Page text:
Switzerland's economic growth stagnated during the first quarter of the year amid a decline in foreign trade, especially with weakened top trading partners in the neighbouring euro-zone, the Swiss economics ministry said.


Minister says Italy should consider leaving euro
An Italian minister said on Friday the country should consider adopting its own currency again, adding fuel to recent talk of a possible break-up of the euro zone which EU leaders dismiss as "absurd."


US economy posts disappointing jobs report (AFP)
AFP - The United States last month recorded its weakest rate of job creation since August 2003, the government said, but economists played down fears of a new slowdown.


Thursday, June 02, 2005

Wal-Mart fights benefits disclosure in Minnesota
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Wal-Mart Stores Inc. does not want Minnesotans to know how many of its workers in this state receive public health care assistance.


Is Northwest heading for a strike?
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Facing what some union leaders call "an inevitable strike," mechanics at Northwest Airlines said Wednesday that the airline already has hired almost 400 replacement workers.


Productivity Up, but So Are Jobless Claims (AP)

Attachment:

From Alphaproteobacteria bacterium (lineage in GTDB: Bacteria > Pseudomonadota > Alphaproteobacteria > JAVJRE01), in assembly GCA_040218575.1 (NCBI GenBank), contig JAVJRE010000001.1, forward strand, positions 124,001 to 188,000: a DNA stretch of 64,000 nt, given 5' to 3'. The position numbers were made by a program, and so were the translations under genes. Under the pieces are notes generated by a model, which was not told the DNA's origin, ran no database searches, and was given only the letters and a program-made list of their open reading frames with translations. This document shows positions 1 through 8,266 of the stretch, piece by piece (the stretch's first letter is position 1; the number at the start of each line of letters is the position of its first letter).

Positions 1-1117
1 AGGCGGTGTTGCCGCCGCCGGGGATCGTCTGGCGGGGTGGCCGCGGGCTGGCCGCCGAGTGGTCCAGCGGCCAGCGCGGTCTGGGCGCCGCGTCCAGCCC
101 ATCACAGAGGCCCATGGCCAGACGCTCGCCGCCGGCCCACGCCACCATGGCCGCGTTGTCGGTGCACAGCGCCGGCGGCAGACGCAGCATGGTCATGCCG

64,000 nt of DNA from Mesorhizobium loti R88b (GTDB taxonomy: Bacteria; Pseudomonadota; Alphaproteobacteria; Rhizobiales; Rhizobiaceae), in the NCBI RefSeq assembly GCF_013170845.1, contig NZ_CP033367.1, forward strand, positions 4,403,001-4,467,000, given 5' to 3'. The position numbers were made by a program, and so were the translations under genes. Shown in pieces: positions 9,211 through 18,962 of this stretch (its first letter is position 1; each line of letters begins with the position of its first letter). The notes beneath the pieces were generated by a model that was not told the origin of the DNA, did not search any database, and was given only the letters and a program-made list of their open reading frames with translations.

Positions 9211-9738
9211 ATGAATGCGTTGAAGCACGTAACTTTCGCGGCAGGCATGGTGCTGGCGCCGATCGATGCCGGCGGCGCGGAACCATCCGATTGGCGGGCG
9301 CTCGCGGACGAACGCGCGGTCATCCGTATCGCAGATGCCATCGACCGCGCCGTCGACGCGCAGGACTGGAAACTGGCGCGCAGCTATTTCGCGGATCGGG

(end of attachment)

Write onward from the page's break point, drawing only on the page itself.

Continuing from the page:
AP - Productivity rose at an annual rate of 2.9 percent in the first three months of this year, but that was accompanied by a jump over the past six months in unit labor costs, a key factor that determines future rates of inflation.


The Economy: On One Hand, but Then . . .
By By EDUARDO PORTER, New York Times

Different industry sectors are blowing hot and cold, showing that the economy is growing at a strong pace but not so fast that inflation could creep higher.


Outsourcing moves to India's heartland
In the past five years, more than 100,000 young Indian graduates have made the move to Bangalore, or the suburban New Delhi city of Gurgaon, to answer calls from credit card holders, make sales pitches or maintain records.


India controls 44% of world outsourcing business, trade body says
BANGALORE, India (AP) - India controls 44 per cent of the global offshore outsourcing market for software and back-office services, with revenues of $17.2 billion US in the year ended March 2005, the main infotech trade body said Thursday.


Survey: Dallas workers more optimistic about job market
Confidence in the job market among Dallas workers rose in May as workers expected more hiring activity and experienced greater optimism about their personal finances.


U.S. Minimum Wage Bills Worry CNMI Lawmakers
(Saipan Tribune, June 2) - The House leadership has called the recent introduction of two minimum wage hike bills in U.S. Congress "disconcerting" and "insensitive" to the Commonwealth of the Northern Mariana Islands


Union in Britain Wants Talks Over Tobacco Firm Job Cuts
Union bosses are demanding urgent talks with cigarette giant British American Tobacco following the announcement the company is switching production from its main UK factory to the Far East.


Matsushita Will Cut 500 Jobs, or 18 Percent of U.S. Workforce by September
June 2 (Bloomberg) -- Matsushita Electric Industrial Co., the world's biggest seller of plasma display televisions, will cut 500 jobs in the U.S., or 18 percent of its workforce there, using money saved to boost advertising on flat-screen TVs. ''


Business Leaders Focus on Human Capital, Branding; Shift Away from Cost Reduction